Recycle Here!, which operates drop-off sites in Detroit, has been contracted by the city to help promote the curbside program.

"We're trying to provide options in the classroom that will mimic what is available in the neighborhoods of the students," explains Naimi. "The habits that they learn in school can be taken home and, hopefully, with the help of the students, implemented there."

The city's openness to reaching out to the schools and encouraging participation in the pilot program sends a signal that, despite a lackluster start, the city really is committed to curbside recycling. And all involved find it encouraging that, when the city steering committee meets, representatives from Detroit Public Schools now sit at the conference table. 

In addition to going through the schools, the city continues to pursue other methods of outreach as well. But the task is significant. 

"There's no question that the program's performance has a lot of area to improve," says Jim Frey, an Ann Arbor-based recycling consultant who has been working with members of the Zero Waste Detroit! coalition.

One a scale of one to five (with five being best), Frey gives the Detroit program a one, or "poor performance" grade so far. Part of the problem, he says, is the pilot program is pursuing different approaches in different areas, and some of those approaches — such as having recycling pickup on days different than trash collection — have already been proven to be ineffective.

And one thing absent from the Detroit pilot is RecycleBank, a company that partners with cities to offer incentives to residents who recycle. Participants earn "points" worth as much as $450 a year that can be used to buy products from local merchants. The company is paid, in part, through the savings cities realize by reducing landfill or other disposal costs. Income is also generated through the sale of recycled materials.

According to consultant Frey, some of Detroit's curbside recycling numbers could be at least six times better if it implemented a RecycleBank program and made some other changes.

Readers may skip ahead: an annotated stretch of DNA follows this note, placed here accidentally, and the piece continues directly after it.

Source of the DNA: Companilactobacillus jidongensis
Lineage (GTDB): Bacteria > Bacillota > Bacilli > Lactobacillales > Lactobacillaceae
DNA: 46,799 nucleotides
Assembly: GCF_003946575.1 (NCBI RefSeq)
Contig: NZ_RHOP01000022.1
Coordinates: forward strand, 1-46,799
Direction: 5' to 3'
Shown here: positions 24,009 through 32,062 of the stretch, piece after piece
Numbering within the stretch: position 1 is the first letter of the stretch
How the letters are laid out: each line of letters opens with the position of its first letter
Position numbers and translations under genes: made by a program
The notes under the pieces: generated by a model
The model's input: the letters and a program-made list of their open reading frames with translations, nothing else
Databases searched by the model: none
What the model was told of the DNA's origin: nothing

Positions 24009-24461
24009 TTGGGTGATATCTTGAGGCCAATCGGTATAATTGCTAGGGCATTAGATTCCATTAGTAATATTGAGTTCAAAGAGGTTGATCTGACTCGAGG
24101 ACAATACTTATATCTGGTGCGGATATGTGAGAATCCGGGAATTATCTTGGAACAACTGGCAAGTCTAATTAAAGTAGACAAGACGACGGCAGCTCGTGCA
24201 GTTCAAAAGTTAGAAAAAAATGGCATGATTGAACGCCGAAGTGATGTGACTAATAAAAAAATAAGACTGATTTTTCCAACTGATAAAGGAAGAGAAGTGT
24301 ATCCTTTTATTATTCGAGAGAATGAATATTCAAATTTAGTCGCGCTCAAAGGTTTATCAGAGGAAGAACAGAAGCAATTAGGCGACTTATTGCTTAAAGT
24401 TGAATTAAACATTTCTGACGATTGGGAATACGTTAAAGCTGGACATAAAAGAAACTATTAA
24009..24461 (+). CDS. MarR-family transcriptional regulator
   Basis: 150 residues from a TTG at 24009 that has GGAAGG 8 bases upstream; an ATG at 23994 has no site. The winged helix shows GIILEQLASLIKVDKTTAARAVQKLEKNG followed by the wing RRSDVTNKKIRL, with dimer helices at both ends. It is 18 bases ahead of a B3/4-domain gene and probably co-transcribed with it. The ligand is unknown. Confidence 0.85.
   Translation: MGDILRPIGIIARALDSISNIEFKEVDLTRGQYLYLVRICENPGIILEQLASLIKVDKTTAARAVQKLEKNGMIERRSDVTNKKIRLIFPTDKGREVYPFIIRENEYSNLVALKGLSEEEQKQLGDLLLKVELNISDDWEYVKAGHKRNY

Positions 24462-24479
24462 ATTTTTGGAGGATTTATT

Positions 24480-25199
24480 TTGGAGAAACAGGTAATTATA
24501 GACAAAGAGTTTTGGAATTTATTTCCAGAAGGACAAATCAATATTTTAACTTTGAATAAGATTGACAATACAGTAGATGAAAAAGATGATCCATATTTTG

He notes that, earlier this year, Westland for the first time implemented a curbside recycling program for the city's 25,000 households. RecycleBank is one of the keystones of the Westland effort, which is getting a participation rate of at least 80 percent and collecting material at a rate more than six times higher than Detroit's west side program, reports Frey.

During the first two months of collecting recyclable materials from a pilot area, which has about 30,000 homes, Detroit collected 215 tons of material. By comparison, Westland, during its first two months, was able to divert more than 1,180 tons that would have otherwise gone to a landfill. 

Until this point, says Frey, Detroit officials focused on the startup costs associated with RecycleBank, but didn't look at the savings that could be realized by cutting the expense of sending trash to the privately operated municipal incinerator that burns Detroit's and some suburban trash.

"Yes, we did consider including RecycleBank, and there is a significant cost associated with that program as well, which is why we opted not to make it a part of the pilot," says Cardenas. "In a down material market as we have today, the cost would have to be passed back to the customer and that is not the way to go in this economy."

But, he says, the administration is aware of what other cities are doing, and it is paying attention.

"We are watching to see the impact for an extended period, both environmentally and economically," he says.

Curt Guyette is Metro Times news editor. Contact him at 313-202-804 or [email protected]